Hi Richard, this is a great question and one we often get asked. While a lot of myths exist about laying floor tiles onto tongue and groove floorboards, the truth is that if you follow a few simple rules it’s no more difficult than tiling onto any other background.
The most important thing to consider before tiling tongue and groove is the preparation. Firstly ensure all the floor boards are first secured and free from dust, oil, grease or any other contaminated
You should always prime tongue and groove floorboards with two coats of a primer such as Dunlop SBR Universal Bonding Agent (link to) diluted one part bonding agent to two parts water before tiling. You can apply this easily with a brush or roller – just remember to allow each coat to dry. (second coat applied at 90⁰ to the first) If the floorboards aren’t level then consider preparing the floor with Dunlop Fibre Reinforced Floor Leveller.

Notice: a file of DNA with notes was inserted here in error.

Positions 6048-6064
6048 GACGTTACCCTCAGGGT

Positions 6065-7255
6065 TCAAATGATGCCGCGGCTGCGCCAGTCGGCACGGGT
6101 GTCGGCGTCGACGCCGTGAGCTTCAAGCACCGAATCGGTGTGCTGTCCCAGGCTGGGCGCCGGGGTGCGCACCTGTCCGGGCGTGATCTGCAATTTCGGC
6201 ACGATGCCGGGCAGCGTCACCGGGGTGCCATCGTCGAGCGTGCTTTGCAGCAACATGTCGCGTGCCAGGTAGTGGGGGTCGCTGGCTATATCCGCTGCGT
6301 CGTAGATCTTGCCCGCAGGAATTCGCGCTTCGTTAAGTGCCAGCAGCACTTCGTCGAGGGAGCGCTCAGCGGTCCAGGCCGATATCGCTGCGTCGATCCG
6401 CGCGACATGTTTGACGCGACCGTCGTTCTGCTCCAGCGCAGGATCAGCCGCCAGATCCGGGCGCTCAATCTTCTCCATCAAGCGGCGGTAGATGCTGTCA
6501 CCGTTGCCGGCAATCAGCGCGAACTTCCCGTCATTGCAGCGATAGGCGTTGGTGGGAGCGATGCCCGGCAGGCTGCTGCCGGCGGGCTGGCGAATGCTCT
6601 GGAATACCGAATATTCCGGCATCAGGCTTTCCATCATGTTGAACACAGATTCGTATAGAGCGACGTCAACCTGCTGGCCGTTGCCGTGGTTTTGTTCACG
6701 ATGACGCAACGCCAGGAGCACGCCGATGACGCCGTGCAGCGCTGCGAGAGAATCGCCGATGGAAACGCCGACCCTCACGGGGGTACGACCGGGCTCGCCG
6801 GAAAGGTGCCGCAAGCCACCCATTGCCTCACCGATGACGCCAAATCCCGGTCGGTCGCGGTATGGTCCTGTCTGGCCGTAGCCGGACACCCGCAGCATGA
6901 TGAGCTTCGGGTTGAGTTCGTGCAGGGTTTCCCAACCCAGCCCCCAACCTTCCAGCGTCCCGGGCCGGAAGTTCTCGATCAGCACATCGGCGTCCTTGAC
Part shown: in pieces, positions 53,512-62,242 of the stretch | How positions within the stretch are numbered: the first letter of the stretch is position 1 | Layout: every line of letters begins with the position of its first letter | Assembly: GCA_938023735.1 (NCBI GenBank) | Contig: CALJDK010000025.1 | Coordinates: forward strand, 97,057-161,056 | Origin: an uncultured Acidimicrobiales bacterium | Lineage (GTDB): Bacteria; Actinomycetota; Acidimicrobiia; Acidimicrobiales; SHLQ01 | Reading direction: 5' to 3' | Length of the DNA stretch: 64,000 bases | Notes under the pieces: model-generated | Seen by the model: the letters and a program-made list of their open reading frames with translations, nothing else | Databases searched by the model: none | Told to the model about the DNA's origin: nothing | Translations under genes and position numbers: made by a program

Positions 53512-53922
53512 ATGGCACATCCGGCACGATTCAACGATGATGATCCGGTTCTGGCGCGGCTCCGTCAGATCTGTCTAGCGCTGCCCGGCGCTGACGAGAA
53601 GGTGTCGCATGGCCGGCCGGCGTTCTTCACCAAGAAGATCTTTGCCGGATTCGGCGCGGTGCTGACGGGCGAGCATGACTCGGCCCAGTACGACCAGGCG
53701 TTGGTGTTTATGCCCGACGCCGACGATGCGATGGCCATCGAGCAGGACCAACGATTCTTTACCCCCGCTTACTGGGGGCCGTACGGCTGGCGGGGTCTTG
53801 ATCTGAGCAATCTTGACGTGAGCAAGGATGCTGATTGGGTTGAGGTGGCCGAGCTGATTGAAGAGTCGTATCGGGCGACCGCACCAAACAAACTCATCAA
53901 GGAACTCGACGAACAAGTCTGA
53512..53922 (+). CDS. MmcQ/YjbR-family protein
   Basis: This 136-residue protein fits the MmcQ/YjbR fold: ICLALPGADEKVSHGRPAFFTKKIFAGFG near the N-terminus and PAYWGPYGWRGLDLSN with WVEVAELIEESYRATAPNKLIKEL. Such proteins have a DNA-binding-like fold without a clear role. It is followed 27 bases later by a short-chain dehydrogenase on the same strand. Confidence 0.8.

When tiling onto tongue and groove floorboards always use a flexible tile adhesive such as Dunlop 2-Part Rapidset Flex (link). A flexible tile adhesive will absorb any movement within the floor boards and protect against cracking or de-bonding of the tile.
To further protect against cracking or de-bonding of your tiles, why not use an uncoupling mat system like Dunlop Pro Cover. Simply prime the floor in the same way then lay the mat over the tongue and groove floorboards with a flexible tile adhesive such as Dunlop Set Fast Plus (link to product page)and tile over the top. Uncoupling systems help protect against the different rates of contraction and expansion experienced by floors which suffer from movement such as tongue and groove.
When grouting, use a flexible grout such as Dunlop Floor & Wall Grout with Flexible Additive mixed 1:1 Water to Admixture. This will also help protect against movement found with tongue and groove floorboards.
I hope that helps, but if you need anymore information , why not call our Technical Helpline on 01782 591 120.
Want more tiling advice? Take a look at the Dunlop Blog (DunlopMan Blog) – here we take some of the best tweets we get, and turn them into helpful tips and advice.